By Chris Jarvis
By now we’ve all seen the news. Two young men sitting and talking in a Starbucks in Philadelphia, waiting for a friend before ordering coffee. Haven’t you done the same? But in the upscale Center City neighborhood, apparently you can’t be black and not buy. While some of us happily abide by the basic courtesy of waiting for others before ordering, these guys had the cops called on them by the store’s barista. According to a Washington Post article; “Nowhere else in Philadelphia are African Americans more disproportionately stopped by police than in the Center City neighborhood”.
The response was immediate. Starbucks CEO Kevin Johnson issued a statement on Saturday apologizing for the incident. The apology was followed with an announcement that Starbucks will close 8,000 U.S locations on the afternoon of May 29 to provide implicit bias training to 175,000 employees aimed at “preventing discrimination in our stores.”
Will Implicit Bias Training Work? Probably not.
Implicit or unconscious bias “refers to the attitudes or stereotypes that affect our understanding, actions, and decisions in an unconscious manner. These biases, which encompass both favorable and unfavorable assessments, are activated involuntarily and without an individual’s awareness or intentional control.” Obviously, this immediate and unconscious tendency of human beings to automatically default to stereotypes can lead to situations epitomized in the Starbucks incident.
Implicit bias training has been around in one form or another since the 1960s. The goal of the training is to guide people to understand the concept of implicit bias and how it is expressed in society and our personal lives. Many training programs rely on an implicit bias test to demonstrate the universality of such biases. From there, instructors offer new mental models by which to see and understand the world with practical guidance on tools to employee to consciously address the unconscious reactions we become aware we may be making negative associations based on our bias.
Unconscious or implicit bias training speaks to our conscious awareness and that means it has significant limitations. According to Jack Glaser, professor of public policy at the University of California, Berkeley, “The nature of implicit bias is such that you cannot subjectively experience when it’s influencing you.” In fact, Dr Mahzarin Banaji of Harvard, a researcher who developed the widely used Implicit Association Test (IAT) was “deeply embarrassed” upon seeing the test results as she discovered that she had a pro-White bias (she herself is a dark-skinned female). “I was humbled in a way that few experiences in my life have humbled me,” she reported to the Washington Post.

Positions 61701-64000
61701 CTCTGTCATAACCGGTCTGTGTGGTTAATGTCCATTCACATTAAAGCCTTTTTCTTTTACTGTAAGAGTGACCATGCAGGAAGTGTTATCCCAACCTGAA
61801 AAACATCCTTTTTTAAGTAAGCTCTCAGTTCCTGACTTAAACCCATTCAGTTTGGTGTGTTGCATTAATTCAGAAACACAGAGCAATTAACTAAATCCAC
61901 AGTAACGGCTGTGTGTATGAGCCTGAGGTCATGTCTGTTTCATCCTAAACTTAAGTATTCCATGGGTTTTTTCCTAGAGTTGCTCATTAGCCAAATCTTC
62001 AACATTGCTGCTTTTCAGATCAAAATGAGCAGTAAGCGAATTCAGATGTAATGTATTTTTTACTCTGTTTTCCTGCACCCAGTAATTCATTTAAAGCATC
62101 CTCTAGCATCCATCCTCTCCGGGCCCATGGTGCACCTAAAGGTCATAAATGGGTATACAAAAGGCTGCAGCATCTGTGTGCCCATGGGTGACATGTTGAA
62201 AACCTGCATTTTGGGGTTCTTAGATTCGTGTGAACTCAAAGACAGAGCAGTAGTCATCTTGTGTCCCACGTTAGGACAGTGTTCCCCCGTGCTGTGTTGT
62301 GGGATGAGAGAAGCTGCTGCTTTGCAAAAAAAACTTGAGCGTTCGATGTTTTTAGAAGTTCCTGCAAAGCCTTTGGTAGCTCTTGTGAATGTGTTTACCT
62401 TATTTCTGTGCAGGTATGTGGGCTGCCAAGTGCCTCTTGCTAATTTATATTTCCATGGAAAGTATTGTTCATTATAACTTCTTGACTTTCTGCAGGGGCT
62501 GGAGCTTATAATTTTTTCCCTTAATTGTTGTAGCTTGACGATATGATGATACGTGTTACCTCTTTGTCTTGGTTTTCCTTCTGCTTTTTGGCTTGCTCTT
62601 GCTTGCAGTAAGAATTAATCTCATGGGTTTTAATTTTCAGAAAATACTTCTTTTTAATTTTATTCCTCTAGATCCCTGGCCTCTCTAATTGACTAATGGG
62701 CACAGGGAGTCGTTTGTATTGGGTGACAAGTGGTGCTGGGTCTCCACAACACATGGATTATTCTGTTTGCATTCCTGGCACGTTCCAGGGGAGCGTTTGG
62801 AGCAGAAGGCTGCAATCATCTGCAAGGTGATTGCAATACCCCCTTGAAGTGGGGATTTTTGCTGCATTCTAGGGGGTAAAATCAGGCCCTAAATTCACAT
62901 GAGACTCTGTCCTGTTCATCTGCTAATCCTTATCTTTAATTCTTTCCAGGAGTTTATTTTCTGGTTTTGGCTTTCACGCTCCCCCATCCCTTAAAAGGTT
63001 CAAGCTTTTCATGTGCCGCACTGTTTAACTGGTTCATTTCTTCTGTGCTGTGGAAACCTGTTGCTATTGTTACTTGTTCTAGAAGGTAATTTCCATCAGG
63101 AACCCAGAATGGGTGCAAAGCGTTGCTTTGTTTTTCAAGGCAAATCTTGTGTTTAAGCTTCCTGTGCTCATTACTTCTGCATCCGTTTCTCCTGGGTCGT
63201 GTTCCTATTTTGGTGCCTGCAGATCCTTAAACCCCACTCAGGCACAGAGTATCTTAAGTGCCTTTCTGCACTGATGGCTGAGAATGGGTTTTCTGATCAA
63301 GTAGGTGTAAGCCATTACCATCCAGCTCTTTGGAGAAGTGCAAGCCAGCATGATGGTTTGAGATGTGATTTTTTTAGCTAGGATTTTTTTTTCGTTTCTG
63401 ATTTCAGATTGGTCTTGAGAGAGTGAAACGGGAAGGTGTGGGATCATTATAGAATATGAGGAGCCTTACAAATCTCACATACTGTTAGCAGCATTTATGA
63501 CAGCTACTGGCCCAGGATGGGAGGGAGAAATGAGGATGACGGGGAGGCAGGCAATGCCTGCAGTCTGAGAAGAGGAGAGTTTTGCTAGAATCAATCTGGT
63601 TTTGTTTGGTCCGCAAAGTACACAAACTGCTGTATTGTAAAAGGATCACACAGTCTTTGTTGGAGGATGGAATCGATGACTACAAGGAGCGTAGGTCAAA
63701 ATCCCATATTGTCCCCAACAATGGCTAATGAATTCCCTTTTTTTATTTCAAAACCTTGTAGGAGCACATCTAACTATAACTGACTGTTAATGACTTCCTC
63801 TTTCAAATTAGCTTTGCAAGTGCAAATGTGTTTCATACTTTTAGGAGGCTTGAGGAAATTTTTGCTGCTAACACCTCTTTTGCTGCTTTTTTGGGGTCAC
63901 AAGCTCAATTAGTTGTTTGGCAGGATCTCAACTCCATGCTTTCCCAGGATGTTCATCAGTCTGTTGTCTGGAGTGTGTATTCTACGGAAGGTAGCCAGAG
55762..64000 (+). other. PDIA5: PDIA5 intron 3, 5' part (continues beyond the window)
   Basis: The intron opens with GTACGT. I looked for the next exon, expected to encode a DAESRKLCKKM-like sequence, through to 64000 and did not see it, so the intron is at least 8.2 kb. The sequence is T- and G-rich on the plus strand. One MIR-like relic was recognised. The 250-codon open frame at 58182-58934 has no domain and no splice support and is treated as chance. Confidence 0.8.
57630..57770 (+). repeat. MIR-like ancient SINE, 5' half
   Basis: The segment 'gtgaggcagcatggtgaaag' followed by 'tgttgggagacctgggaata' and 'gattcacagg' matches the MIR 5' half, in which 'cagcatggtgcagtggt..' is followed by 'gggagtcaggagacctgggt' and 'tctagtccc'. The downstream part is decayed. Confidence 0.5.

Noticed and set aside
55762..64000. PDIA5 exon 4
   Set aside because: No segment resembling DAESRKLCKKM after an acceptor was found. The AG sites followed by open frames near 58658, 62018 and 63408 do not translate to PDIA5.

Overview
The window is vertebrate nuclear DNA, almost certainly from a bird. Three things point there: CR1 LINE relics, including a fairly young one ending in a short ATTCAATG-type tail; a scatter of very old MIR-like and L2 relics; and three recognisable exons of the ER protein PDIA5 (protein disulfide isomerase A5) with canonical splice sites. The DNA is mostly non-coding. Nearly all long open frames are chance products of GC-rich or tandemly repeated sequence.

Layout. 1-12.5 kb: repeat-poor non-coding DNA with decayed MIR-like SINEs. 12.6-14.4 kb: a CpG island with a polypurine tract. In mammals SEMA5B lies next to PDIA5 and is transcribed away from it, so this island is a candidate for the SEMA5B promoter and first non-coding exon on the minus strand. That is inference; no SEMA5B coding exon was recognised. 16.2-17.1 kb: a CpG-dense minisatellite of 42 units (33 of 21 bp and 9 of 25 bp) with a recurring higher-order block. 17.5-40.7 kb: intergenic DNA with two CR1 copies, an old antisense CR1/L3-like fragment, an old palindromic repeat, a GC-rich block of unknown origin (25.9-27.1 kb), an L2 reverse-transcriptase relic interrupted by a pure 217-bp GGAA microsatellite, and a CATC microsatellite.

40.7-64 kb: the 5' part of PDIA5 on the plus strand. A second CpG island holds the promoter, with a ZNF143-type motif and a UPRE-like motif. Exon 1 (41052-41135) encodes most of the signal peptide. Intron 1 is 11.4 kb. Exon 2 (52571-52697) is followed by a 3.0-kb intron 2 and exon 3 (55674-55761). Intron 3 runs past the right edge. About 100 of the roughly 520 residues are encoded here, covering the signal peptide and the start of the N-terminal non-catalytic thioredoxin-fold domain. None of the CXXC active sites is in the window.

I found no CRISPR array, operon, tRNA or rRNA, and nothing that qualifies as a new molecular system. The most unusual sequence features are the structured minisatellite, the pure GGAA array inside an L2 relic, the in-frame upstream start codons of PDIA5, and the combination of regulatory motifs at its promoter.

Despite who we are or where we are from we all struggle with our unconscious bias. This is due to the fact that our reactions to those who are dissimilar to us in racial categories or socio-economic standing occurs at a pre-conscious level of assessment in the medial Prefrontal Cortex (mPFC) of the brain.
We see, react, and then process at a conscious level – and this can make matters worse. Research indicates that we are prone to use our “higher brain functions”, our conscious level of awareness, to justify the prejudice we feel automatically.
Implicit Bias Training is Only Half of the Answer
Herein lies the problem. Implicit bias training does not meaningfully influence the part of the brain largely responsible for implicit bias and our instinctive reactions others who we do not consider to be our in-group, our mPFC. In the HBR article Why Diversity Programs Fail the authors Frank Dobbin and Alexandra Kalev conclude, “The positive effects of diversity training rarely last beyond a day or two, and a number of studies suggest that it can activate bias or spark a backlash.”
That’s not to say that we don’t need new information and mental models to interpret the world more accurately and understand the idea of implicit or unconscious bias. Education is a meaningful step in the right direction. However, understanding implicit bias as a concept is not enough to change pre-conscious reactions that determine how people treat others who are dissimilar. The real solution to implicit bias is to address the way our brains work at both conscious unconscious (or preconscious) levels.
Implicit Bias Requires Thought and Experience
Unraveling implicit bias requires literally creating new neural pathways in our brains. This process is known as neuroplasticity whereby the brain’s synaptic connections are constantly being removed or recreated. This is how we learn new behaviors and gain new skills. Here is a fascinating example: The Backwards Brain Bicycle
Experiences where we interact with others against whom we carry unconscious bias are well documented as the only reliable strategy to change attitudes and behaviors in a lasting way.
During World War II the Harvard sociologist, Samuel Stouffer found that “whites whose companies had been joined by black platoons showed dramatically lower racial animus and greater willingness to work alongside blacks than those whose companies remained segregated. Stouffer concluded that whites fighting alongside blacks came to see them as soldiers like themselves first and foremost.